• Is sent an email: 1
    • Opens an email: 3
  • Form actions
    • Submits a form: 15
      • We specifically delineate a lead form requesting services as 50 points
  • Landing Page actions
    • Visits a landing page: N/A
    • Visits specific URL: N/A


With the thousands place representing the classification of a customer, the hundreds place representing the Lead Stage, and the Prioritization adding up / subtracting based on site and channel engagement; you can end up with a scoring system in one place that represents the customer identity.

Perhaps consider switching the Qualification and the Classification with the hundreds and thousands place so that, no matter the Classification, your most Qualified customers who are in the latest stages of the customer journey are at the top of your list.



Mautic Testing Checklist

Use our Mautic Testing Checklist whenever running Mautic minor or major version updates:

Mautic Application Testing

Email Deliverability Testing

When first migrating to Mautic you may want to test your deliverability to ensure your customers are receiving high quality emails from your new open source marketing automation deployment.

You can also perform these tests as frequently as you would like (typically it's a good idea when you implement new templates or potentially breaking changes to your Mautic application that could cause regressions).

  • Check the Spam Score of the Domain
  • Look at and evaluate client-side rendering for your email templates

Mautic CI/CD

Mautic Deployments

  • Deployment Scripts / Cloud Hooks
    • Post to New Relic on Deployment (optional; if available)
    • Update Database
    • Clear Caches

    Sample bash commands:

    # Install Composer (if required)
    composer install # Rebuild Media Assets
    php app/console mautic:assets:generate # Clear the Cache
    php app/console cache:clear 

Mautic Multidev Environments

  • Set up Backfill Scripts
    • Sanitize Personally Identifiable Information (PII) for your contact list as needed.
    • Perform standard database maintenance (clearing cache tables) so that your freshly imported copy of live is not misconfigured as it relates to local.
      rm -rf app/cache/prod
      • Note that your cache directory may not be in the site root in an HA setup.
    • Prevent Developers from Sending Emails when they get a fresh database from Live
      • When working with multidev environments it is important to lock down the production environment so that it is the only one with appropriate credentials to send from the main email domain.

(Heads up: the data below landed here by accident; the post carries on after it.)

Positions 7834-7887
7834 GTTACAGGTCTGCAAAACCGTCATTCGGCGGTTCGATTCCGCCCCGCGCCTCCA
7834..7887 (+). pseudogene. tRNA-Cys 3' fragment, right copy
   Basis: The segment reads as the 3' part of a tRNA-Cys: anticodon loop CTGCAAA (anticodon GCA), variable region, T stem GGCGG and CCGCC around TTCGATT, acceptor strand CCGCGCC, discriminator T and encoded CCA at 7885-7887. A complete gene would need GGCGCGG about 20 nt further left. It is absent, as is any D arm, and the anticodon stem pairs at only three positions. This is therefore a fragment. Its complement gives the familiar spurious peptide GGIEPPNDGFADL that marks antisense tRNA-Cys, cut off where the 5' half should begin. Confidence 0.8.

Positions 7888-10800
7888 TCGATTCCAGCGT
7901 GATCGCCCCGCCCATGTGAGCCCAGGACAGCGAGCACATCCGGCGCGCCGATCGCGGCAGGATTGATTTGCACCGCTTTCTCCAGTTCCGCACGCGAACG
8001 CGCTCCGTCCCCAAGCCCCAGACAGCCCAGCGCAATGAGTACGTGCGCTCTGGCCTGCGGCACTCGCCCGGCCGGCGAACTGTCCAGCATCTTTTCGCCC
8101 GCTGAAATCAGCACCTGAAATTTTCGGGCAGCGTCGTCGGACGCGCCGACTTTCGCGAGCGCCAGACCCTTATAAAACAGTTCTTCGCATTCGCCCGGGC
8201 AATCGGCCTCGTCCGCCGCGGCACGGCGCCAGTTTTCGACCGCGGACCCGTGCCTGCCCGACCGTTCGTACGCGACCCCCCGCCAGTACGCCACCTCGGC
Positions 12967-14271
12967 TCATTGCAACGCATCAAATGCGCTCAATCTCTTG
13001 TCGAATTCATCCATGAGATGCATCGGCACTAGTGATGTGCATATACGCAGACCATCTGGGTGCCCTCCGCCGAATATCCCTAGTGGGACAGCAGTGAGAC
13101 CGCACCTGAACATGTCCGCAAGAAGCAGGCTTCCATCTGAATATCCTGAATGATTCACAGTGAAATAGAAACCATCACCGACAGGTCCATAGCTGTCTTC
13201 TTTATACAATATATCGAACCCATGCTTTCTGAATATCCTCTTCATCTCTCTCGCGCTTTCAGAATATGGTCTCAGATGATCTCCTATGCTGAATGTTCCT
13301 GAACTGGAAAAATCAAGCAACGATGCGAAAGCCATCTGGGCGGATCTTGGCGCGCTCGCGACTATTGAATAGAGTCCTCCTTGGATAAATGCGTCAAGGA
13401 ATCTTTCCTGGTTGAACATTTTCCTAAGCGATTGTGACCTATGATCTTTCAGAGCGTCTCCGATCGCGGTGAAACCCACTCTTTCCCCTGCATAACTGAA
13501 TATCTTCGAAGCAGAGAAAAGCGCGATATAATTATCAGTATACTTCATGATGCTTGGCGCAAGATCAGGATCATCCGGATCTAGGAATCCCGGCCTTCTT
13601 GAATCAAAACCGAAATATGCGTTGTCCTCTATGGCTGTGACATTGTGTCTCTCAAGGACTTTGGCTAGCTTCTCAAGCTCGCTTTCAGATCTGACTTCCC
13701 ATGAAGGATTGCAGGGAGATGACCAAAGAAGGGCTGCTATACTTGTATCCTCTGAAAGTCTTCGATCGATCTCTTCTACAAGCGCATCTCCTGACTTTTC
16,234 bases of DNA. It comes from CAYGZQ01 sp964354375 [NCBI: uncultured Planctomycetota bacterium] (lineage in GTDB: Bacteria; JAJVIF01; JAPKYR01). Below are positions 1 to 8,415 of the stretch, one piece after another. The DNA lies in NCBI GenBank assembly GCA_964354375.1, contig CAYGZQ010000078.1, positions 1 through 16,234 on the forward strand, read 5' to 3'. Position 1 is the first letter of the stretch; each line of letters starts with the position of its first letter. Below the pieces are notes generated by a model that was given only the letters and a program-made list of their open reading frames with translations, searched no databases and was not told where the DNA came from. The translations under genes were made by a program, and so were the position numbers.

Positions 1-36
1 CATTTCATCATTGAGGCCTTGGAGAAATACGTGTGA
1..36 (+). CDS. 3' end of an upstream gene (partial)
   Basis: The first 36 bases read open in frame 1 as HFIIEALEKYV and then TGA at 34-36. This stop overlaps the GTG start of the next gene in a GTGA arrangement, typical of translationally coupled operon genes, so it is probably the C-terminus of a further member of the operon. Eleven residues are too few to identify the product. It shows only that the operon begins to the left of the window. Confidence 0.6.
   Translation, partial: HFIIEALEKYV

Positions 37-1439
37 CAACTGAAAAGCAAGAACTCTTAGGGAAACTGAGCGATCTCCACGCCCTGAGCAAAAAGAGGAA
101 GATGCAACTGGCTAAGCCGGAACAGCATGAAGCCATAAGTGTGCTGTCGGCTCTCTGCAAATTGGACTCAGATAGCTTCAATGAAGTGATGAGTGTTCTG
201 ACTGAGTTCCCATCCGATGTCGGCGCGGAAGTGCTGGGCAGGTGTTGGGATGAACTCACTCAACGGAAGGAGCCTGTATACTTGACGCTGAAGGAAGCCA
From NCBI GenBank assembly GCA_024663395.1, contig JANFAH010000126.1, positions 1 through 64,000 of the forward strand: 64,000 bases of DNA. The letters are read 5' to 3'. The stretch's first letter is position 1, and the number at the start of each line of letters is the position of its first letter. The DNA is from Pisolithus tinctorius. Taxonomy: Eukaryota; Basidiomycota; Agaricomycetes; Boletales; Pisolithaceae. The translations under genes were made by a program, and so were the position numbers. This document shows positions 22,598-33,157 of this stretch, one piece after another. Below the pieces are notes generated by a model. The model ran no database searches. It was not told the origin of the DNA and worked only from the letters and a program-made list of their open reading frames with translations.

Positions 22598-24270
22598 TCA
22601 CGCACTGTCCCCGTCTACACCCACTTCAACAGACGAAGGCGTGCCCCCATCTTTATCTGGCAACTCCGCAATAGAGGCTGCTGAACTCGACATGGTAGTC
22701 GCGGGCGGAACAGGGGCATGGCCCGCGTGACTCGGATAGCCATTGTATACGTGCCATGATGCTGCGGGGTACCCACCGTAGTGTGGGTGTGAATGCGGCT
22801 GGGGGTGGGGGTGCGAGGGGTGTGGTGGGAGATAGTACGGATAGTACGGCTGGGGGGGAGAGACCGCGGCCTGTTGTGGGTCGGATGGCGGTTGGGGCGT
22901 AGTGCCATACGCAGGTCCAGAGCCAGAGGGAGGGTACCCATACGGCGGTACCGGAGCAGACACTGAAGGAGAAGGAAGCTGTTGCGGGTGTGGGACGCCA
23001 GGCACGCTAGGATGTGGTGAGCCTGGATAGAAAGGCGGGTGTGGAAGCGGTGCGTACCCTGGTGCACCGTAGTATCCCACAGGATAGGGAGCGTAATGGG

• Setup a Dev Email Domain and Only allow emails to be sent to your internal email addresses for testing purposes.
      • Configure Local development and multidev environments to be forced to use these credentials, even after a backfill from a live environment.

This is the easiest way to ensure you're not sending unwanted emails or SMS messages. Make sure you have a separate set of credentials for your sandbox accounts on development environments.

Mautic Reporting

While Mautic has some standard reports that come out of box, it is missing some critical basics.

To get the most out of Mautic, you'll need to setup the following reports:

  • Set up Unsubscriptions & Complaints Report
  • Email Subscription Double Opt-In

Scaling Mautic

  • Email
    • Own / purchase static IP for better reputation management for email sends
    • Warm IP - Scale email sends slowly over time

Mautic 2.x Open Source Plugins You Really Should Consider

  • mautic-sql-conditions-bundle
  • mautic-custom-import-bundle
  • mautic-custom-deduplicate-bundle

Besides the above mautic-eb has a great list of Mautic 2.x plugins they have contributed over the years. You should consider raiding their list of plugins and determining what is best for you.

TheDMSGroup Mautic 2.x Plugins:

At the end of the day, don't worry about implementing everything right out of the gate—just know what your options are in case you need something in the future.

What Mautic Hosting Should Look Like in the Future

We know that the above list of improvements is just a series of band-aids required for the adaptation of Mautic 2.x's monolithic application deployments. In the future we would like to see:

  • Better Mautic configuration management and export / import of Mautic configuration in the OSS community.
  • Standardized Mautic build scripts (similar to what we are used to with Drush Make) and using Composer to require Mautic as a first-class package, instead of a forked Composer project install.
  • Programmatic updates from upstream improvements to Mautic.
  • No guessing about how symlinks and persistent volume caches will impact performance on high availability deployments.

For all of these reasons, we've been using the above list to work on a Mautic K8s distribution that will allow you to deploy Mautic with Helm Charts. It's a WIP but we're almost there as of this publication. Star the project to find out when we publish!

Mautic 2.x References

The following articles were referenced while putting together this article:

  1. Facet's Ultimate Mautic Setup Guide
  1. Yosu Cadilla of Mauteam discusses Tradeoffs between running Mautic in various container technologies:
  1. Mautic Docker Official GitHub Repositority
  1. Mautic Template
  1. Autoize's Mautic Installation Guide for CentOS (2017)